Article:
6. Once you are done with above commands successfully, extract the whole ISO image file of Ubuntu at your USB stick. If you are using WinRar for that, right-click on the ISO image file then select Extract files, locate your USB disk and choose Extract.
7. A folder, “isolinux” should appear at the root location of the USB stick. Well, enter into that folder and select everything of that folder by pressing
Ctrl + A, cut them (
Ctrl + X) and paste (
Ctrl+V) at the root location. Delete the folder “isolinux” and rename the file “isolinux.cgf” to “syslinux.cgf”. You are done!!
Booting from the USB stick will start the Linux distro, directly running from the USB stick. You should see the Linux desktop and the taskbar. Now, you can do everything from there. If you wish to install it in your computer hard disk, click on the Install icon residing at the desktop.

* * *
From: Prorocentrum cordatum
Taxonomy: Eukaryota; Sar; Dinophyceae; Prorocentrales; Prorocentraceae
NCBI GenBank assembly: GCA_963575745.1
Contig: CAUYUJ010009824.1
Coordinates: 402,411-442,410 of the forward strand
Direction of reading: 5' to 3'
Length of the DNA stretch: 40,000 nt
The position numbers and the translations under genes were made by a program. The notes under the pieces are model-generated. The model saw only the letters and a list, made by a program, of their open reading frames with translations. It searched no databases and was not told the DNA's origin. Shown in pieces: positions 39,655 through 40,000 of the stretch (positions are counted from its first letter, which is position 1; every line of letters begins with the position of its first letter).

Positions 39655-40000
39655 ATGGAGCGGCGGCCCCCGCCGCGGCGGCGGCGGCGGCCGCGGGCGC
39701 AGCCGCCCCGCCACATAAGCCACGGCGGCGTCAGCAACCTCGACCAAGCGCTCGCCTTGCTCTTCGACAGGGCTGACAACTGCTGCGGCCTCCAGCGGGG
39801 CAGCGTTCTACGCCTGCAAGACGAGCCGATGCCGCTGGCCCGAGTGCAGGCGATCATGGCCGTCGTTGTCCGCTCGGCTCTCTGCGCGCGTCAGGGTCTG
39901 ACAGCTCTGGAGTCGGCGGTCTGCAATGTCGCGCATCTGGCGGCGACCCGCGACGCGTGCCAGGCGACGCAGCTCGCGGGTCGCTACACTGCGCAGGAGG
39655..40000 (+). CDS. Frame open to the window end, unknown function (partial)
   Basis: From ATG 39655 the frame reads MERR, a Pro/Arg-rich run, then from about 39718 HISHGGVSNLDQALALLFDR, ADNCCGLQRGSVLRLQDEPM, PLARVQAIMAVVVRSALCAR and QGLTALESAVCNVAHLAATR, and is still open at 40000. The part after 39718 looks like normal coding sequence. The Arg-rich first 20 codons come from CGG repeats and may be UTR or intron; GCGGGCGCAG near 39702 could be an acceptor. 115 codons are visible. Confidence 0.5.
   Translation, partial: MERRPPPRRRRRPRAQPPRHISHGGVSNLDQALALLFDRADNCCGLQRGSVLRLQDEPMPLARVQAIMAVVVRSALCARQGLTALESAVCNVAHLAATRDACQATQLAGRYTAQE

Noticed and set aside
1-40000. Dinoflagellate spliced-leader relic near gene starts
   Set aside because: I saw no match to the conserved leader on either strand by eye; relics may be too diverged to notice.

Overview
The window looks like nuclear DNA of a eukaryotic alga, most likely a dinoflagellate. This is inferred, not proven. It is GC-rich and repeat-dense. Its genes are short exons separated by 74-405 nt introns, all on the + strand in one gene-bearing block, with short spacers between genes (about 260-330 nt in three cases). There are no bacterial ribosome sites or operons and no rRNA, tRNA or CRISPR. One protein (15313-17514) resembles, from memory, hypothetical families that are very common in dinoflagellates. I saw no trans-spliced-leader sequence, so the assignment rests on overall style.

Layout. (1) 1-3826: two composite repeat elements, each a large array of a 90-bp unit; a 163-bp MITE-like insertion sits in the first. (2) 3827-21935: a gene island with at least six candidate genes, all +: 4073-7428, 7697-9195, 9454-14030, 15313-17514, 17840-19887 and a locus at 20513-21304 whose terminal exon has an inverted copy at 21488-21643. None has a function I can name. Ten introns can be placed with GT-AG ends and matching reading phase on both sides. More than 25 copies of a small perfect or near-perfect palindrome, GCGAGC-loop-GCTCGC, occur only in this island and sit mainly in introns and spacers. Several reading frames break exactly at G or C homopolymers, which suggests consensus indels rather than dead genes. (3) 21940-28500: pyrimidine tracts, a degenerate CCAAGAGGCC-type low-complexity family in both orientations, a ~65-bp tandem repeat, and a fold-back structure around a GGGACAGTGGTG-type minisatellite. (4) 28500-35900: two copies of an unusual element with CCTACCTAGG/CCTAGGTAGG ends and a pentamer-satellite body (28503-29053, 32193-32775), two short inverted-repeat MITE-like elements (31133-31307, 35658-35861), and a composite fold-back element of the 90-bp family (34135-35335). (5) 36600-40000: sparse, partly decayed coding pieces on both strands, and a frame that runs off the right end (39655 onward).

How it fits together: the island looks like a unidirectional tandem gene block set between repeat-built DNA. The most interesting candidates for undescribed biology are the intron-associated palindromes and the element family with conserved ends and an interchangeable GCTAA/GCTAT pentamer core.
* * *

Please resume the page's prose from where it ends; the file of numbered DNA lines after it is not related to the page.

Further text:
With the both methods above you’re actually creating both the Linux Live USB stick and the installer system at the same time. That means you can run your favorite Linux distro right from your USB stick with out installing that in your computer hard disk.
Though both of the above methods are well enough to install or run Linux from the USB stick but you can implement them for various purpose.
As for example, if you want to recover some data from a dead system, you can use Linux Live from the USB stick.
Again, if your Windows system is infected with malicious program files and you can’t remove them when the Windows is running, you can run the live stick to remove them manually, if you can recognize the file responsible for the infection.
How to Create Only the USB Installer For Linux
If you want to create only the USB installer for Linux instead of Linux Live USB, you can follow the following method.
- A Linux installed computer.
- A USB stick having enough space so that the installation image fits properly.
- The ISO image of Linux distro (Ubuntu for instance).
Starting the preparation